Saudi Arabia 'destabilising influence' in Middle East

Gary Sick, analyst of Middle East affairs, on region

02 November, 00:00

    ROME - Saudi Arabia under its new leadership is "possibly the most dangerous and destabilising influence in the Middle East today", according to Gary Sick, a professor at Columbia University and analyst of Middle East affairs, who is currently visiting Italy. Sick said US President Donald Trump, whose first foreign visit as president was to Riyadh, "has not really followed any particular strategy in his Middle East policies" but rather his policy-making is a "mixture of personal gut instinct, an attempt to fulfill promises made on the campaign trail, and conscious efforts to undo any and all of Obama's legacy".

    As an example of Trump's expanded alliance with Saudi Arabia and the United Arab Emirates, Sick cited the situation with the Houthi rebels in Yemen, a cause which he said Trump has "embraced with much more enthusiasm and lack of criticism" compared to Obama. He cited a UN team of experts who said the Saudi coalition in Yemen is experiencing a "stalemate" and said the Saudi bombing campaign there has hit a significant percentage of civilians targets, left 10,000 dead, and led to "the worst cholera outbreak in the world, affecting over 500,000 people, over half of whom are children".

    Riyadh's offensive against Qatar - based on what Sick called "a long-standing dynastic dispute between Qatar and Saudi Arabia" - also risks damaging US interests.

    "The unprecedented attempt to punish and isolate Qatar has resulted in a possibly permanent split in the Gulf Cooperation Council - with Saudi Arabia, the UAE and Bahrain on one side, and Qatar, Oman on the other - and Kuwait stranded in the middle," Sick said.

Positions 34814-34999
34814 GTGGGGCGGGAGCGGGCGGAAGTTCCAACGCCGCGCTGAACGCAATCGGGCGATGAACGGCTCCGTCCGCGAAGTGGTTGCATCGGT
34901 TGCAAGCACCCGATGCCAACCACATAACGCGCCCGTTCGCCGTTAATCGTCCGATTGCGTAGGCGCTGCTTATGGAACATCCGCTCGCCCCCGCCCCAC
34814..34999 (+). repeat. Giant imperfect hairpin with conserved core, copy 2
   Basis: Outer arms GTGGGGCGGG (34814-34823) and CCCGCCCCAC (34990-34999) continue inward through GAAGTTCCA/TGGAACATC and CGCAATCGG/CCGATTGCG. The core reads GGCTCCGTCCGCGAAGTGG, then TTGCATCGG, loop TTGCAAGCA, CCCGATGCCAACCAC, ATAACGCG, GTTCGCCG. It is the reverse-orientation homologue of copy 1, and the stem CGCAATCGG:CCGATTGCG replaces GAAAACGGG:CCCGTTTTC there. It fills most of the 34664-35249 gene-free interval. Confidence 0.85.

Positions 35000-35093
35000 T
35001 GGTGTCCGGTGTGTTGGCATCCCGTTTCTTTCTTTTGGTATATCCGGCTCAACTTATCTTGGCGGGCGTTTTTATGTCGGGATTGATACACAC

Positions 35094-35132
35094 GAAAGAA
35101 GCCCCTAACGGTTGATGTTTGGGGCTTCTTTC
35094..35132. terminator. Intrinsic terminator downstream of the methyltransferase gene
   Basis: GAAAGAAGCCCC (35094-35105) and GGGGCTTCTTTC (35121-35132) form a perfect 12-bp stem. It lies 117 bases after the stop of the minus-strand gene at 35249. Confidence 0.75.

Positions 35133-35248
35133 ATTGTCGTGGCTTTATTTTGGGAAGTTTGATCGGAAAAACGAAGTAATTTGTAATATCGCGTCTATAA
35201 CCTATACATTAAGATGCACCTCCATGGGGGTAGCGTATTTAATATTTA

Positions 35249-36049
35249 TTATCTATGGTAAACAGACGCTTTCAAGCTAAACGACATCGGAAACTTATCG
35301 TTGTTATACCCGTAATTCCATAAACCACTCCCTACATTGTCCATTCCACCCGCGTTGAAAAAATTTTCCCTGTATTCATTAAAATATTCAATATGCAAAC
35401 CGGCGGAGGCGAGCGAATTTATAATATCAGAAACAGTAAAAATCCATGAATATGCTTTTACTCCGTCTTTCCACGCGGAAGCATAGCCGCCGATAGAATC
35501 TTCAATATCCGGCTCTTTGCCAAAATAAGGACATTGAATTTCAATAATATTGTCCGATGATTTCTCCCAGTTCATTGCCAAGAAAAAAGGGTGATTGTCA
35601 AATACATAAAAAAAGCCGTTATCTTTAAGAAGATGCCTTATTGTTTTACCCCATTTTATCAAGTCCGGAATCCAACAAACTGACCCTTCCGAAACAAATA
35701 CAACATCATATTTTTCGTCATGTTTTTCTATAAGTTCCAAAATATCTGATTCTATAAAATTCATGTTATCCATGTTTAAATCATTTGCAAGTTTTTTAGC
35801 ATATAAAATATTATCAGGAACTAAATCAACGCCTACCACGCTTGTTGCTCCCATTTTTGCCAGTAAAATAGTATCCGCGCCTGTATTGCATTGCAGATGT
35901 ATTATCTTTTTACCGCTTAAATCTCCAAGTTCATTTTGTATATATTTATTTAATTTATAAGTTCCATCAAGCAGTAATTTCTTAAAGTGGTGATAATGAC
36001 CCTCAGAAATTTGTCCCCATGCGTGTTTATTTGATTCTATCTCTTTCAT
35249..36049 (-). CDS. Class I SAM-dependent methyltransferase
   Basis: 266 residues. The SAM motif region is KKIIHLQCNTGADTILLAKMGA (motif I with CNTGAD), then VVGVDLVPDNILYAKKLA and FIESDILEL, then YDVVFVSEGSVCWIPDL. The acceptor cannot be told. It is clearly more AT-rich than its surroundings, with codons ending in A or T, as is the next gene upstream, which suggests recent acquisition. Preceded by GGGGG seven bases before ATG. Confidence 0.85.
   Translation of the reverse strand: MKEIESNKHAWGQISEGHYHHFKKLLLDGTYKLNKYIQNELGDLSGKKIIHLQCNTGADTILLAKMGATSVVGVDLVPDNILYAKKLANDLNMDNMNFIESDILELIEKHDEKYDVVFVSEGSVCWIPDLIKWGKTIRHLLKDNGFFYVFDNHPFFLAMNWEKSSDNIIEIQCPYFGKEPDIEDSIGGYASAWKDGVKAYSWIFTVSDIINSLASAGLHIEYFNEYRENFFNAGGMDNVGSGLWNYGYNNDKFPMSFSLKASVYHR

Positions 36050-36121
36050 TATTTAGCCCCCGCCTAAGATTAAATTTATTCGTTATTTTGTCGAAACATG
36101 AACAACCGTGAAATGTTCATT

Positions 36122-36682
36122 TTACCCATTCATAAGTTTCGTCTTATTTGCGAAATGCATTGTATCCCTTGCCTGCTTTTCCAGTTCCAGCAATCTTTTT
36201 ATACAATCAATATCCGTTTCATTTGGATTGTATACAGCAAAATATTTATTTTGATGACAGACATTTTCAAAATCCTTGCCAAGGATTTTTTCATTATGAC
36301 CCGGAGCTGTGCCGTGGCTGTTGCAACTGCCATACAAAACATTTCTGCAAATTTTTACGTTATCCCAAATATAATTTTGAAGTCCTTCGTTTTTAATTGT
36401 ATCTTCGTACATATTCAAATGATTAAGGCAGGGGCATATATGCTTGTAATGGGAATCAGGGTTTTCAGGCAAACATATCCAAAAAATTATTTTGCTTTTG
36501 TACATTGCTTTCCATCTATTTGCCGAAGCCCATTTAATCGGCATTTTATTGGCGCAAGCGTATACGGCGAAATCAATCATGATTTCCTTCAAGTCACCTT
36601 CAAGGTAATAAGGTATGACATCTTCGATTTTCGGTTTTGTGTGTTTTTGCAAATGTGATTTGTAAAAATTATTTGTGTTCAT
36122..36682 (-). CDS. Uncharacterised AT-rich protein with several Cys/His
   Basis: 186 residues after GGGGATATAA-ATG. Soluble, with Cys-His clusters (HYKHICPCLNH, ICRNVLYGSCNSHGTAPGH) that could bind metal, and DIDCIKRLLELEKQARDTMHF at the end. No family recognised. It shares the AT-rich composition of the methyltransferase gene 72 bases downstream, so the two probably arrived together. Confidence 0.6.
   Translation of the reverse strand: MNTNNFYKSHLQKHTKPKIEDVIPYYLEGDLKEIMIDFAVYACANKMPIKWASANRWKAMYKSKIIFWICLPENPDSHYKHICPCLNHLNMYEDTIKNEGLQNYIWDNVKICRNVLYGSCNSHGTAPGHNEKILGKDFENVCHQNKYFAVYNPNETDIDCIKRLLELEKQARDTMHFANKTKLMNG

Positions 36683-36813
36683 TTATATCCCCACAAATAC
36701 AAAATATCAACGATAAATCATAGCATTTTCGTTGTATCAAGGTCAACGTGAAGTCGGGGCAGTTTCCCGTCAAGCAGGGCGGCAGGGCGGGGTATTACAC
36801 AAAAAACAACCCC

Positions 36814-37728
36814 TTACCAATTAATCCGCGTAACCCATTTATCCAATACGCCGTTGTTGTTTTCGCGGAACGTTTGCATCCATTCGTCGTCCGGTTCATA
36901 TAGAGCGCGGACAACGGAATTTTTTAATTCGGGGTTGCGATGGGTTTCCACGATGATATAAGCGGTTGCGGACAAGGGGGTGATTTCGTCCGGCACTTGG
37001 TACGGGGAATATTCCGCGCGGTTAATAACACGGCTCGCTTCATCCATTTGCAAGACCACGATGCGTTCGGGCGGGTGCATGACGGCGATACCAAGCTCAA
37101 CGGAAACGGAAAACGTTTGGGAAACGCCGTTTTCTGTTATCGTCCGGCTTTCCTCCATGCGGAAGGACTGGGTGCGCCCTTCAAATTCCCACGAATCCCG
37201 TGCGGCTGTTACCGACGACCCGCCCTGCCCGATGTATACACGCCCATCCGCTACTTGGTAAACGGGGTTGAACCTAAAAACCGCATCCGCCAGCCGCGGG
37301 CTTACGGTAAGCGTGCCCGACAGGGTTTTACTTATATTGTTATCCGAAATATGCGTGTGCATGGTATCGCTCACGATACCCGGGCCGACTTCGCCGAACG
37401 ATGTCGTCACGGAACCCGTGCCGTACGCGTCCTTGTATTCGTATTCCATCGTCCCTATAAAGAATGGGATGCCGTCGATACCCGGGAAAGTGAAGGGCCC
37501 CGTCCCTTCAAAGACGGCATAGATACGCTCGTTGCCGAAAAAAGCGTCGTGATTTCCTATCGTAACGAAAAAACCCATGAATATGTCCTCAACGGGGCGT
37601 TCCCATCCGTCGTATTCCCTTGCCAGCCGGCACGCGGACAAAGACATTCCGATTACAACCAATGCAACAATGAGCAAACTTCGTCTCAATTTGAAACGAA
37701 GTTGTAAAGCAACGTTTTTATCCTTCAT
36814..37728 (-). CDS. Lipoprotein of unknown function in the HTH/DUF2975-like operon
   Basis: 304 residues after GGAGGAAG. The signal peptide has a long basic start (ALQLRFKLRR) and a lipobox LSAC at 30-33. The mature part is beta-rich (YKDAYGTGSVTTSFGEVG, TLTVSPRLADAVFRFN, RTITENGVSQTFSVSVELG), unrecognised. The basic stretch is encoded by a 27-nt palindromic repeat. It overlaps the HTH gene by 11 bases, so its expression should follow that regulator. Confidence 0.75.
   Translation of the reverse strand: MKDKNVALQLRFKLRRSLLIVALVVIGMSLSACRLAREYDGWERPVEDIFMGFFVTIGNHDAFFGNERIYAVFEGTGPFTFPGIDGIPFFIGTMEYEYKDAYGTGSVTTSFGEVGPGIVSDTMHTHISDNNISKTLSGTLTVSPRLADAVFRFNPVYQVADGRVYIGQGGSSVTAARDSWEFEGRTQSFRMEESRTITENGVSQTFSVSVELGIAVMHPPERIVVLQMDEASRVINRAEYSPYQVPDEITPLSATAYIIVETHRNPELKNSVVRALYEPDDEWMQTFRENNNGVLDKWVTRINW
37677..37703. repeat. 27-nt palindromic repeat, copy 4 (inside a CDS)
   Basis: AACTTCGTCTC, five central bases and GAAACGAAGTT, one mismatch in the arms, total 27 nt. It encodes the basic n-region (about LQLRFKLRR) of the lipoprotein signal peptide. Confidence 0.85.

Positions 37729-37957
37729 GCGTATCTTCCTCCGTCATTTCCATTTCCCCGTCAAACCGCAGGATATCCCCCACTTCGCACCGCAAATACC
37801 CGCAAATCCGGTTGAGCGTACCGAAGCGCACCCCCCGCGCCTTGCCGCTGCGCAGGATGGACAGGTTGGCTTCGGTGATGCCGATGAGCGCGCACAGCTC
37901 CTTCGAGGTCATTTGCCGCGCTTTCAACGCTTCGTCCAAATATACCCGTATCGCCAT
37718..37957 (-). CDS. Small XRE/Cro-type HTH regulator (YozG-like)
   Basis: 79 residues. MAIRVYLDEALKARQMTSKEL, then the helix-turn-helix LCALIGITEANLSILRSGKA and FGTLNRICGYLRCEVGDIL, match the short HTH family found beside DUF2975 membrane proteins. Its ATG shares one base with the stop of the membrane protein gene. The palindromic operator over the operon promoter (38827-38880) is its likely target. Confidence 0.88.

He said US security policy has "always tried to encourage the Gulf Cooperation Council to act as a single entity" but "that may now be an impossible dream".

    Regarding the conflict in Syria, Sick said the US and Arab Gulf states who supported government opposition forces were the "losers" in the affair, after conventional wisdom foresaw a quick end to the conflict at its start.

    He said those who foresaw a longer conflict were correct, "even though no one foresaw the significant military input from Iran, Hezbollah and ultimately Russia".

    "Today we can say with some assurance that Assad has won, even if the civil war itself may go on for years to come," Sick said.

    In the conflict, the Kurds showed their ability to fight and hold territory, but only Israel backed the recent independence referendum for Iraqi Kurdistan. Sick called ISIS "the biggest loser of all, whose caliphate is shrinking daily" but said it isn't clear "how the United States and Russia will work out their relationship" following this almost total military defeat of ISIS.

    Sick said Iran represents "the area of greatest change in US policy since the election of Donald Trump", especially as regards Trump's political stance against the Joint Comprehensive Plan of Action (JCPOA), commonly known as the Iran nuclear deal.

    The decision on the deal now lies with the US Congress, which Sick said could bring various options, including reimposing sanctions that were lifted by the agreement, taking no action (possibly leading to a unilateral decision by Trump to withdraw from the agreement), or passing a bill with new guidelines on issues outside the scope of the nuclear agreement, for which Sick said cooperation within Congress would be "highly uncertain".

    "Unilateral withdrawal would trigger a set of dynamics that could affect the security of the Middle East and the rest of the world for decades to come," Sick said.

    He said if the US is non-compliant with the terms of the JPCOA, "the onus will be squarely on us for walking away from an agreement that is almost universally recognized as the most successful and far-reaching arms control agreement ever negotiated".

    Sick said he believes Trump will most likely "use the Congress as leverage to get the Europeans and others to consider new pressure on Iran on non-nuclear issues".

    Sick expressed concern regarding the presence of military generals at the head of government "who learned their politics on the battlefields of Iraq and Afghanistan" and concluded by stating there is "reason to be concerned".

    "As citizens and scholars we are entitled to expect of our governments a degree of seriousness, competence and responsibility that respond to the trust we place in them by our votes," he said.

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